Thursday, March 17, 2011
Kerry Greenwood - Author Interview Series
Kerry Greenwood's Phryne Fisher series began in 1989 with Cocaine Blues. Kerry has written sixteen books in this series with no sign yet of Miss Fisher hanging up her pearl-handled pistol. Kerry says that as long as people want to read them, she can keep writing them.
What authors/books did you read as a child? When did you first discover your love of books?
I learned to read when I was three beause I had a favourite book, Katie the Kitten - a golden book - and my mother read it to me so many times that I coud recite it and associated the words spoken with the ones on the page. "Katie the Kitten a small tiger cat is asleep in a hall in a ball in a hat..." Then I read EVERYTHING including the backs of cornflakes packets. My favourites were Milne, Lewis Carroll, Kipling, C S Lewis, Doctor Doolittle, Elizabeth Goudge... and everyone else.
When did you first realise you were a writer? What do you hope your readers will take away with them from reading your books?
I wrote my first novel when I was sixteen. I just love writing books. I hope to amuse my readers, to take them away to another place, where there will always be a happy ending.
Do you find it difficult to read purely for pleasure? Does everything you read come under your 'writer' microscope?
To a certain extent, particularly detective stories. But I am very pleased when a writer convinces me and seduces me into a false solution. I enjoy the artistry and the journey.
Do you have to avoid reading certain types of fiction while writing your own? Does what you read while writing have an effect on what you write? In what way?
Yes, I never read detective stories while I am writing one, due to the possibilites of cross-contamination. I stick to other genres while I am writing. I haven't had any bad experiences in this way, because I avoid the possibility.
Name five authors or books that have influenced or inspired your own writing in some way?
Dorothy Sayers, my hero. Wrote the best detective stories in my genre.
J R R Tolkein, who wrote the definitive fantasy, the definitive second creation, to which I can only aspire.
P G Wodehouse, for his skilled, ingenious and very funny use of language.
Leslie Charteris, who wrote The Saint and perfected the caper novel.
Joan Aiken, who invented alternate histories.
If you were travelling and were told you could only take one book with you, what book would it be and why?
The Lord of the Rings by J R R Tolkein. Or if it has to be non fiction, The Histories by Herodotus.
What makes a book 'too good to put down'?
Pace, ingenuity, clarity of character.
What makes you put down a book without finishing it?
Unimaginative characters, boring exposition, too much description, (Walter Scott, I see you!) and predictable plot.
Do you have a favourite author? Who is it and what is it about their writing that draws you to them?
Tolkien again. It's the most perfect sub-creation. You believe that there are hobbits, or have been hobbits. I like to believe that, too.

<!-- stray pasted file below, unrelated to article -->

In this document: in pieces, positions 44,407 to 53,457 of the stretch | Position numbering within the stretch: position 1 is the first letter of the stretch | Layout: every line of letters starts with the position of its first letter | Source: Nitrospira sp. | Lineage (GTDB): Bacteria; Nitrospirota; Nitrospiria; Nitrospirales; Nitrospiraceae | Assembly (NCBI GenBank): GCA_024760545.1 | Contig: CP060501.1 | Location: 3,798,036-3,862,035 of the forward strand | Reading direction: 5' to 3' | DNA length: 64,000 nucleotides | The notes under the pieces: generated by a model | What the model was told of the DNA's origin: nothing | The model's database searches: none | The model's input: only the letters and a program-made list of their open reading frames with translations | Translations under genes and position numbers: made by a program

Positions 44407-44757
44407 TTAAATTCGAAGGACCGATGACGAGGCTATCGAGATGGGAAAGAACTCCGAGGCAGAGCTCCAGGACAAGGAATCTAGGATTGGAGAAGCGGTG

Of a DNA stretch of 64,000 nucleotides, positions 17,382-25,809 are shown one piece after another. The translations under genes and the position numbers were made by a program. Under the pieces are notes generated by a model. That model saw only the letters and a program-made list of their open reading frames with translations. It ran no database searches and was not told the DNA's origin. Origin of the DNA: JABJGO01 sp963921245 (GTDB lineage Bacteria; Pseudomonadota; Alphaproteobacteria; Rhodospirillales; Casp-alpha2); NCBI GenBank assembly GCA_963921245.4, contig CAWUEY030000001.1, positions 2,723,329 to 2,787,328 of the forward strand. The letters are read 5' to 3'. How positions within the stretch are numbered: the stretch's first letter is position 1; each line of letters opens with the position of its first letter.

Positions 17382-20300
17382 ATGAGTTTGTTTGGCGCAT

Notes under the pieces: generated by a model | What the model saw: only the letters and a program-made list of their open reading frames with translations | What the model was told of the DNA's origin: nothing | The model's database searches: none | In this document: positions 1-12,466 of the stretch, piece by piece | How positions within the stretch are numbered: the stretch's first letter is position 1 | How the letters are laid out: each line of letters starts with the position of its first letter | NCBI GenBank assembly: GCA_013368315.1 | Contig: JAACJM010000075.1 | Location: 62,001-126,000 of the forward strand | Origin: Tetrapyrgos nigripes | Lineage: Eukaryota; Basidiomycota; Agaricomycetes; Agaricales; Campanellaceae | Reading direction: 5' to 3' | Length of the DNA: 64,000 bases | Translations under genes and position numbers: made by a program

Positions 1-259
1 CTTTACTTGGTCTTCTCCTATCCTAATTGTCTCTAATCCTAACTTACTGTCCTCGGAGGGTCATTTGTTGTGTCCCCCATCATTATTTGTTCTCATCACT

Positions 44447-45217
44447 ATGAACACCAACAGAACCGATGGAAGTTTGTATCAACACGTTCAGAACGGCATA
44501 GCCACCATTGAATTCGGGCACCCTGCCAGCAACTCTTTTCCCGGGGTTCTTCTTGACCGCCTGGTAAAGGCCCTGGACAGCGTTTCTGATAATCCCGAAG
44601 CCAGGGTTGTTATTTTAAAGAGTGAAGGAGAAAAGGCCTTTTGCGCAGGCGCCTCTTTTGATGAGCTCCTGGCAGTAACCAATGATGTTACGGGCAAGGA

If you had to list them, what would be your 'top ten' reads of all time (excluding the classics) and why?
Can't exclude classics, sorry.
Bleak House by Charles Dickens - the book which changed the law, complex, fascinating, passionate.
The Lord of the Rings by J R R Tolkein - for reasons already cited.
The Wolves of Willoughby Chase by Joan Aiken - another perfect sub creation and a romping good read.
Alice in Wonderland by Lewis Carroll - the original psychedelic fantasy.
The Beast Master by Andre Norton - clever, deeply felt YA adventures in space-time.
A Morbid taste for Bones by Ellis Peters - another perfect re-creation of another time.
Nova by Samuel Delaney - epic in future form, redolent with other myths.
When Things Fall Apart by Ron Goulart - who can be funny about dystopias.
Goblin Reservation by Clifford Simak - I love his dry, constrained style.
The Christening Quest by Ann Scarborough - witty, ingenious, intelligent fantasy.
What do you think of the non-traditional publishing methods - eBooks etc? Do you think the new technology will encourage more people to read? Do you think there's a future for print books?
Yes, as a niche, and because people will always like to have a book or two around the house (they do not need batteries). Also it is not a good idea to read ebooks in the bath. I suspect that printed books will become art objects and plain everyday novels will be something you download. Fine with me.
When Kerry is not writing, she works as a locum solicitor for the Victorian Legal Aid. She is also the unpaid curator of seven thousand books, three cats (Attila, Belladonna and Ashe) and a computer called Apple (which squeaks). She can detect second-hand bookshops from blocks away and is often found within them. For fun Kerry reads science fiction/fantasy and detective stories.
You can find out more about Kerry here.